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Dissertation Writing: How do I structure my Dissertation?

Though your dissertation’s exact structure depends upon your field and on your department’s specific requirements, the overall structure of a dissertation is fairly standard. Typically, the beginning and the conclusion follow the same guidelines in nearly all fields. The body of the dissertation, however, contains variations from field to field. This article from Dissertationhelpservice.com presents the basic structure followed in most dissertation writing. Review the basic structure of a dissertation, and get yours underway.

1.     Presenting Your Literature Review

Start your dissertation content with a short introduction. This introduction should present the scope of your research while also establishes the need for your research. It should expand upon the abstract’s summary. The introduction should include any context or background information that the reader needs to understand your research.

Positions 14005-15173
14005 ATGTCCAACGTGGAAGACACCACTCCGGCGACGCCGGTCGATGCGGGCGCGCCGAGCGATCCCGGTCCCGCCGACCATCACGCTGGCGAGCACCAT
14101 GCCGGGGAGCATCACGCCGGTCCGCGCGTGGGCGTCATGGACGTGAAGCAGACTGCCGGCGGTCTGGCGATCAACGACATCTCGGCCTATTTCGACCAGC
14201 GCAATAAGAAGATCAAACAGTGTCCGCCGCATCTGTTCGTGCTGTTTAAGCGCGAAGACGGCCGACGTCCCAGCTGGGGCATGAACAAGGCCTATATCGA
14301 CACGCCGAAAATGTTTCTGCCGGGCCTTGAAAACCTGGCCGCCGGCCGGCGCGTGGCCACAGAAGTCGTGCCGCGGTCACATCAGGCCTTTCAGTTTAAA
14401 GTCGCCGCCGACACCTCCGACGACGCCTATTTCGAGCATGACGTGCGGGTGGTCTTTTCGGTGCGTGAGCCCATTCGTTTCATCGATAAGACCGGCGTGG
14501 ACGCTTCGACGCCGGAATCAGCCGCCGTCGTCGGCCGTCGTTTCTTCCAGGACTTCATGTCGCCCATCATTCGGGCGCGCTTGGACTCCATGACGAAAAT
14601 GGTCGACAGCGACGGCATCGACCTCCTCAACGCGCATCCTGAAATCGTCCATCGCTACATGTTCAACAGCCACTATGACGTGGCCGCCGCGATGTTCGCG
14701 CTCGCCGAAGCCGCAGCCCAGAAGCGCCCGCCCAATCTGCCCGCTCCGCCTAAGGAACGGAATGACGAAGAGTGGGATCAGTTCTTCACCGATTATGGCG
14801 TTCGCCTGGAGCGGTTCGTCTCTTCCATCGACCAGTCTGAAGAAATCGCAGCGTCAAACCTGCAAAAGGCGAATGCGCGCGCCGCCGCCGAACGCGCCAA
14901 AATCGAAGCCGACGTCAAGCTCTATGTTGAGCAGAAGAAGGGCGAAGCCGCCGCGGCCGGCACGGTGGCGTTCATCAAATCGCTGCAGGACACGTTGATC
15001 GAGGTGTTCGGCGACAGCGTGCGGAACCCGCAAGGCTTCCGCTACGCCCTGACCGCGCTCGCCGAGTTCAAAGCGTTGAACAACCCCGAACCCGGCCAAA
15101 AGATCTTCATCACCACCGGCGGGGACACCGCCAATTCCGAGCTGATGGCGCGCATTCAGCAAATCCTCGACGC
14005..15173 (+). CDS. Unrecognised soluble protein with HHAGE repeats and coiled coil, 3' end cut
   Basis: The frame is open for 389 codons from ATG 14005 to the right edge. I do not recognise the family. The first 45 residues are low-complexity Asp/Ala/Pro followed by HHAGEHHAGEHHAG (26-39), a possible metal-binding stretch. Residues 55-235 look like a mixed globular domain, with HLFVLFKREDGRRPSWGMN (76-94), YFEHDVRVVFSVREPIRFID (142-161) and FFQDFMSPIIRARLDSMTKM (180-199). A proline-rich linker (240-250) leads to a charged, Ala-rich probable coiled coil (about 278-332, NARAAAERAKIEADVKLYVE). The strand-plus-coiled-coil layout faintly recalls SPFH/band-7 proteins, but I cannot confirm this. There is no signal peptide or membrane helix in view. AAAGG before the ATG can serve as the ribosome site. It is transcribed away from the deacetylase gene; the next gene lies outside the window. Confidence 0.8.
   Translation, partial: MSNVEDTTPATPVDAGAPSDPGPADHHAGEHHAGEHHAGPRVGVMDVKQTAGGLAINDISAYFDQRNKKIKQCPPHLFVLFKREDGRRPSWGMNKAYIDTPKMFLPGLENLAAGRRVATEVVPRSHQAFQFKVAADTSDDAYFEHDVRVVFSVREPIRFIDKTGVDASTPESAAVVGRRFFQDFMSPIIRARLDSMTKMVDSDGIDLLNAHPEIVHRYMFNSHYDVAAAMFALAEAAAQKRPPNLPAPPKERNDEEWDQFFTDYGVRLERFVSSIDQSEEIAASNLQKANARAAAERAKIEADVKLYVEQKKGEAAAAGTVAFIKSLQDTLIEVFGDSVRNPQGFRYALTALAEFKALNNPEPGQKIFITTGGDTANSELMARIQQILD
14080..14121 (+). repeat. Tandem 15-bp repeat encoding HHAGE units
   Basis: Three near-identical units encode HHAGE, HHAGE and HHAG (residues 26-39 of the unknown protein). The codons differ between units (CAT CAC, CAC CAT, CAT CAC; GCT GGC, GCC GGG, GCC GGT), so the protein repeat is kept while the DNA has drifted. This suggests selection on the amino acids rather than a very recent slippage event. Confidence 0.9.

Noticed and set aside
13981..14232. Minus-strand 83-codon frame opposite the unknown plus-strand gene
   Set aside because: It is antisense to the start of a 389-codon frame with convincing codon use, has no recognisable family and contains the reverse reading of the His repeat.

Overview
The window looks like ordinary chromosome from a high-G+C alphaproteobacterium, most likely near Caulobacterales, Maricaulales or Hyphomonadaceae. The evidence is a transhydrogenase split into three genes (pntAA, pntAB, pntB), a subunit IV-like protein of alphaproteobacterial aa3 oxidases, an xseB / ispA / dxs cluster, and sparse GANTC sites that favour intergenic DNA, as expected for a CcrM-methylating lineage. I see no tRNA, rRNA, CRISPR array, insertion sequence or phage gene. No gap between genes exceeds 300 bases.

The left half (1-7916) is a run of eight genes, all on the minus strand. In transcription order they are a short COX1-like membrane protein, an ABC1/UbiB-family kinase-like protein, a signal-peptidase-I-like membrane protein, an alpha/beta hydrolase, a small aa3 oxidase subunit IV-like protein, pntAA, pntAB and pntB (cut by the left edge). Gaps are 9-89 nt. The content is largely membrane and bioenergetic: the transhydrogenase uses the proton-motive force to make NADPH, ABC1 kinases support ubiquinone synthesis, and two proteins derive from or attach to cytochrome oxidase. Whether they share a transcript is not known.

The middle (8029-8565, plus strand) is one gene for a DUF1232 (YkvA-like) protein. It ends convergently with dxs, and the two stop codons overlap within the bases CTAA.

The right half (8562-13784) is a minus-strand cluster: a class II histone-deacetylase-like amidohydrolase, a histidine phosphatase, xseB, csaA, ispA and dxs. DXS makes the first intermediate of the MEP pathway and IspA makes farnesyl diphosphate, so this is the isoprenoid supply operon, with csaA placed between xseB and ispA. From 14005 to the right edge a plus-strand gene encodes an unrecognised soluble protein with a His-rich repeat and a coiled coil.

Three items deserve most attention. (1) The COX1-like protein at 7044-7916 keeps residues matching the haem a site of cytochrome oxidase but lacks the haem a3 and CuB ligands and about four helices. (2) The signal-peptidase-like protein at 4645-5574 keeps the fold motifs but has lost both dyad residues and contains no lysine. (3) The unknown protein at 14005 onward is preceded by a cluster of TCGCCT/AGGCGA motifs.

Writing the introduction after the rest of the content can sometimes be a good way of ensuring the introduction covers everything.

Write the literature review. The literature review should be beneficial to both the layman and the expert. It should cover the literature related to your concept, link literature similar to your own, and demonstrate the issues related to your chosen research.

If your research improves upon or clarifies a specific flaw in previous research, be sure to highlight the importance of your original content.

The literature review should also pinpoint wherever previous research conflicts.